Given the reluctance of organisations to use a basic security tool such as encryption to lock down personal data, we need a legal threat to force adoption of this elementary form of best security practice.

We cannot sit about and wait for years for the subject to come back on to Europe’s agenda. No Irish citizen should have to wonder for years whether financial institutions, health organisations, insurance companies, energy suppliers, telecommunications companies, Government departments or small neighbourhood companies are keeping data safe – or dealing with the potentially catastrophic consequences if they are not.

In the UK it has been argued that a security breach notification law is not necessary. Dr. Chris Pounder argues that the existing law may already require data controllers to contact data subjects who are at risk of identity theft following a data security breach.  Dr. Pounder bases this argument on the seventh principle in the UK Data Protection Act 1998, which requires data processors to establish “a level of security appropriate to the harm that might result from such unauthorised or unlawful processing or accidental loss, destruction or damage … and the nature of the data to be protected.”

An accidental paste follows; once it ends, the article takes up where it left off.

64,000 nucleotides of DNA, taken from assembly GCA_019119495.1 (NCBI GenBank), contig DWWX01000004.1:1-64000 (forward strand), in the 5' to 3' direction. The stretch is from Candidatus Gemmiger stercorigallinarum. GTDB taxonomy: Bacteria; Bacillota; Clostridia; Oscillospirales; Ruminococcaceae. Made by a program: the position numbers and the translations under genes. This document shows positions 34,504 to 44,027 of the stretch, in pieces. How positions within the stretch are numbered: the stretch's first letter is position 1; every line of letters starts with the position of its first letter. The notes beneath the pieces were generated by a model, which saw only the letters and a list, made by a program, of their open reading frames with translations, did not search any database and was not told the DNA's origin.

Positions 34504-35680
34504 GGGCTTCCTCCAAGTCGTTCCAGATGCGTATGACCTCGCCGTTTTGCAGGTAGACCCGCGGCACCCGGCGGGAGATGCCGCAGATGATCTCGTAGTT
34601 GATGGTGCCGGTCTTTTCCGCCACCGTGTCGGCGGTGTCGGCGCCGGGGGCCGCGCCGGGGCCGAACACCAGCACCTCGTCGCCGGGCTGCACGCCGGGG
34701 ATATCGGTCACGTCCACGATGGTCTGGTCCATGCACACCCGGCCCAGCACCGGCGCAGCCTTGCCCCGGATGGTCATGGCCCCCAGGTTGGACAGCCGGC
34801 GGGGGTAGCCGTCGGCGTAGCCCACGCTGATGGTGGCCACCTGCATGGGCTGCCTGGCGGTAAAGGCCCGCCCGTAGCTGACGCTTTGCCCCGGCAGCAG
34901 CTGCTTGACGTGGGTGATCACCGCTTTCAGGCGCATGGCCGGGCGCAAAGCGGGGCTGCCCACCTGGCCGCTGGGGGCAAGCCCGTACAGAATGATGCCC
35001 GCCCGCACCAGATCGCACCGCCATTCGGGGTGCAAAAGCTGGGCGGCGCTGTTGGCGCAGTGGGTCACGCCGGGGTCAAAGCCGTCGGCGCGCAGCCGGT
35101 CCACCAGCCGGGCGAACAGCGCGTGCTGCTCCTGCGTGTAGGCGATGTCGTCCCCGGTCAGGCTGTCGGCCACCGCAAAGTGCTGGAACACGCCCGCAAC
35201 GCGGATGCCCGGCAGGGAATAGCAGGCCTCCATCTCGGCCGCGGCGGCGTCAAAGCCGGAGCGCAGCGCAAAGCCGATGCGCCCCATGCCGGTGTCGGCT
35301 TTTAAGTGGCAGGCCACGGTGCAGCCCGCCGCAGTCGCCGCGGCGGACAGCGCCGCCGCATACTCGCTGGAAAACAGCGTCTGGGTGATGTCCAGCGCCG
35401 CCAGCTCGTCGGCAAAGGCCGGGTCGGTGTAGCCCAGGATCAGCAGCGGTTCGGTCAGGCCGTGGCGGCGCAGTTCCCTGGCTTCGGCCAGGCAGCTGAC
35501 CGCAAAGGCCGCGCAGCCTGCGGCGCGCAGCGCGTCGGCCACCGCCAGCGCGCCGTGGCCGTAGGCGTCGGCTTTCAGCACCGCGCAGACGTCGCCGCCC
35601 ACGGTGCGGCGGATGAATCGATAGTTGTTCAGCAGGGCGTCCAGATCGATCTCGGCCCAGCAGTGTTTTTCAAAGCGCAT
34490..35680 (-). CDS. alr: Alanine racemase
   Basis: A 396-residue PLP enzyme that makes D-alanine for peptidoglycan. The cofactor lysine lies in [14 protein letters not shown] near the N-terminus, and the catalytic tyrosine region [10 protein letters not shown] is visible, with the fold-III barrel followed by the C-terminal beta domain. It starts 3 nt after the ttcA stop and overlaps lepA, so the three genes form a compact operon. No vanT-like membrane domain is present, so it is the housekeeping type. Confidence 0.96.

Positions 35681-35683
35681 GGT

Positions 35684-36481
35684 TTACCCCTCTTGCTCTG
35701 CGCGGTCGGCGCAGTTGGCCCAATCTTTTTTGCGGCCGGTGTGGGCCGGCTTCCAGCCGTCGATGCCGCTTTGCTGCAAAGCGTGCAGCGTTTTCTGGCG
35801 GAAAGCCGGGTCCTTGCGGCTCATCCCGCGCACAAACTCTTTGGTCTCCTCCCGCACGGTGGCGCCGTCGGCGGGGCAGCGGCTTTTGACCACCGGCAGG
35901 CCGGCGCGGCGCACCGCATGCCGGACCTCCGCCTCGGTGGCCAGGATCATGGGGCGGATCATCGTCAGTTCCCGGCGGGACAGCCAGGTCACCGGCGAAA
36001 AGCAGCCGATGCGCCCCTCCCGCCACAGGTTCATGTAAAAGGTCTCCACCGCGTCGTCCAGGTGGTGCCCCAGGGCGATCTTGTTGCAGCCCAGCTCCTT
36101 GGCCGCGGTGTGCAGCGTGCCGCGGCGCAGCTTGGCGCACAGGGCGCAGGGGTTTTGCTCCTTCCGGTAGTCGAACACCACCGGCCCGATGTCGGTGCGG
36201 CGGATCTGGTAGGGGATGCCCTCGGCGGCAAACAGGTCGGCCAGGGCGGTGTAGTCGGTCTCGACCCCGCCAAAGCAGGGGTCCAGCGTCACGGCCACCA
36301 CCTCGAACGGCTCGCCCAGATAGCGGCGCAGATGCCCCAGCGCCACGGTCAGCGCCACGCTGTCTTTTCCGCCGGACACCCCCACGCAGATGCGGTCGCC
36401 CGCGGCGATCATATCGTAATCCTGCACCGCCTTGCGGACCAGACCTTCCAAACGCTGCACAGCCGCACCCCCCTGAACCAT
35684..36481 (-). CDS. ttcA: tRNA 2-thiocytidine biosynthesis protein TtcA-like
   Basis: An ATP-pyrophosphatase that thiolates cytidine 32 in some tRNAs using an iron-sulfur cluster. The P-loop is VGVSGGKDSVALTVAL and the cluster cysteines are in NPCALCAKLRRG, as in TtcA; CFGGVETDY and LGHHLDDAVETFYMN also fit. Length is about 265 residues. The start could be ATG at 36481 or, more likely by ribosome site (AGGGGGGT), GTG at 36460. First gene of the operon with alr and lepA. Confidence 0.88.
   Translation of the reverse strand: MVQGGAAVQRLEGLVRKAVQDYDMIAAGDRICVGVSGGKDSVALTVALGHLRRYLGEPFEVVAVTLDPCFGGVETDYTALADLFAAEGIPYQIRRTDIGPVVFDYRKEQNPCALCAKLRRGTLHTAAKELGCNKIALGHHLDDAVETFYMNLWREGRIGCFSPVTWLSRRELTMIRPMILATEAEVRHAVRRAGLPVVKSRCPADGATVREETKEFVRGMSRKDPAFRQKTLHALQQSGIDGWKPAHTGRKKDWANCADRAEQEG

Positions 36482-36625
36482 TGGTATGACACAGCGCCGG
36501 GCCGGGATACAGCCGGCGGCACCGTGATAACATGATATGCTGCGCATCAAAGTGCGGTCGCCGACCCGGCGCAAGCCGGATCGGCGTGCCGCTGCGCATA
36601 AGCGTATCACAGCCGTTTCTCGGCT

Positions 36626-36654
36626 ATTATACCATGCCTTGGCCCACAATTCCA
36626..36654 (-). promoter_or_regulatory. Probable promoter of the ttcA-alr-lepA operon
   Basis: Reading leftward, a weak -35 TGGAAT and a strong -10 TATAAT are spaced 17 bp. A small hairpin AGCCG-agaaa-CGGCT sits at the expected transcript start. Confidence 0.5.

He says that compliance with the seventh principle requires a risk assessment which will enable the organisation to determine what level of security is appropriate and to implement that level of security. Allied to that is the recent amendment to the UK legislation to allow the Information Commissioner (the UK equivalent of the Data Protection Commissioner) to fine an organisation up to £500,000 for serious breaches of data protection law. Dr. Pounder argues that the loss of unencrypted personal data would qualify as such a serious breach and could result in a fine.  He contends that the type of data security breach laws widely adopted in US states are already present in the data protection principles set out in European data protection legislation.